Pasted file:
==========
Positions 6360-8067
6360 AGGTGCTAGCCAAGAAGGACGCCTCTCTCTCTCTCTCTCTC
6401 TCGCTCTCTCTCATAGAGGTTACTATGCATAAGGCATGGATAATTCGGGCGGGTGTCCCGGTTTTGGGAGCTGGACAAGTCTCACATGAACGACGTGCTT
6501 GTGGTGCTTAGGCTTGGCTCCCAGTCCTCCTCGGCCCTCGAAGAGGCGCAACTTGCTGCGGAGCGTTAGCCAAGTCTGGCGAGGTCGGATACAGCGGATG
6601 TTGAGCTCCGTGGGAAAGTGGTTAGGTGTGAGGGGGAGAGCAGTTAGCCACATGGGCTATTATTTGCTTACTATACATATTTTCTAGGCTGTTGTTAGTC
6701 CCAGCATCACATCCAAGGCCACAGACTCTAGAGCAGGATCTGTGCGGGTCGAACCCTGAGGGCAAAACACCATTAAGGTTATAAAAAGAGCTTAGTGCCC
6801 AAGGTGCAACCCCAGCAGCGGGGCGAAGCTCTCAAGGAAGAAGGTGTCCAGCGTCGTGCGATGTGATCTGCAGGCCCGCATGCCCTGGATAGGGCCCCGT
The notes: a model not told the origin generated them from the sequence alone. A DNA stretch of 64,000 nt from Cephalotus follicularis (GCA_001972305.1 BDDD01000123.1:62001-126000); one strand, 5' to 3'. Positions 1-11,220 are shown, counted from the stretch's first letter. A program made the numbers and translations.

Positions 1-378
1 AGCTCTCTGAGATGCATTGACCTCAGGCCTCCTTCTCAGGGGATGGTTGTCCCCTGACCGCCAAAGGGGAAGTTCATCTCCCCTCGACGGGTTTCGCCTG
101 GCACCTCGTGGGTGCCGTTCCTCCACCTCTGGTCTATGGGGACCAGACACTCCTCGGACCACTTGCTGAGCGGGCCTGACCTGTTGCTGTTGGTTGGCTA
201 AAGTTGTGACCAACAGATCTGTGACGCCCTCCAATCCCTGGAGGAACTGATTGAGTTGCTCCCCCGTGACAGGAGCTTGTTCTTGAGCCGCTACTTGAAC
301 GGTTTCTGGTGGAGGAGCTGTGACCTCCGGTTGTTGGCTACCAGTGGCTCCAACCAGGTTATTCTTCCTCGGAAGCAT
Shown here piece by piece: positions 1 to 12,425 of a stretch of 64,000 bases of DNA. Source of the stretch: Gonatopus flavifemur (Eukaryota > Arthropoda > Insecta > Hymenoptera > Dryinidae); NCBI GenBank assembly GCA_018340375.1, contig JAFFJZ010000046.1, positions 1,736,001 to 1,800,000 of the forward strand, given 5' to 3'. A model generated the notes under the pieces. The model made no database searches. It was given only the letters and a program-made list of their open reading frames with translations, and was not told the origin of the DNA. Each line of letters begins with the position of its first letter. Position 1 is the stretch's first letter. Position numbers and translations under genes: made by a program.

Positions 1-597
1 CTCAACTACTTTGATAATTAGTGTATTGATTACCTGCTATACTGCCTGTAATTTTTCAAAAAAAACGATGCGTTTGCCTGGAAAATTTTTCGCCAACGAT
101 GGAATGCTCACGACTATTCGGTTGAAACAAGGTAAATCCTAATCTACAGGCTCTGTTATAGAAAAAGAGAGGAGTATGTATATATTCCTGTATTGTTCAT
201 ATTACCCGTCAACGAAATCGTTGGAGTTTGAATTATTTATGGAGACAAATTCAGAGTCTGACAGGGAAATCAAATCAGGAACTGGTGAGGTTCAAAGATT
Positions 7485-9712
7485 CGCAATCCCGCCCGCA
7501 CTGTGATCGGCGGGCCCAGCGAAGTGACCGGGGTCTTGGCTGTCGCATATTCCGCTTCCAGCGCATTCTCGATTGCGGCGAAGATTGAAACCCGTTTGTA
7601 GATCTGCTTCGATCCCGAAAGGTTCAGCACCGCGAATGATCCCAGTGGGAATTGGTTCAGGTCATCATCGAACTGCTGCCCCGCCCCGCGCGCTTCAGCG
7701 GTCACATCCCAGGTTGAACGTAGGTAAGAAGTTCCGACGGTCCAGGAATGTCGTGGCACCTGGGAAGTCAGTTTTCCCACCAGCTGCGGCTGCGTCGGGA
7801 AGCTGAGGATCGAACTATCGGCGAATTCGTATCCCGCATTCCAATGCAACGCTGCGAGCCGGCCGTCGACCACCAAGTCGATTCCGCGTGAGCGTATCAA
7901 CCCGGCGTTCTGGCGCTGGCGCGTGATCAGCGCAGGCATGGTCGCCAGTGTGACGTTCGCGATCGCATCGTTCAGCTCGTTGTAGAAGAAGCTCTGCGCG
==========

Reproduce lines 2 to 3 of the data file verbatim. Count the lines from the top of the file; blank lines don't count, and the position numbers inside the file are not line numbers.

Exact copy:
6360 AGGTGCTAGCCAAGAAGGACGCCTCTCTCTCTCTCTCTCTC
6401 TCGCTCTCTCTCATAGAGGTTACTATGCATAAGGCATGGATAATTCGGGCGGGTGTCCCGGTTTTGGGAGCTGGACAAGTCTCACATGAACGACGTGCTT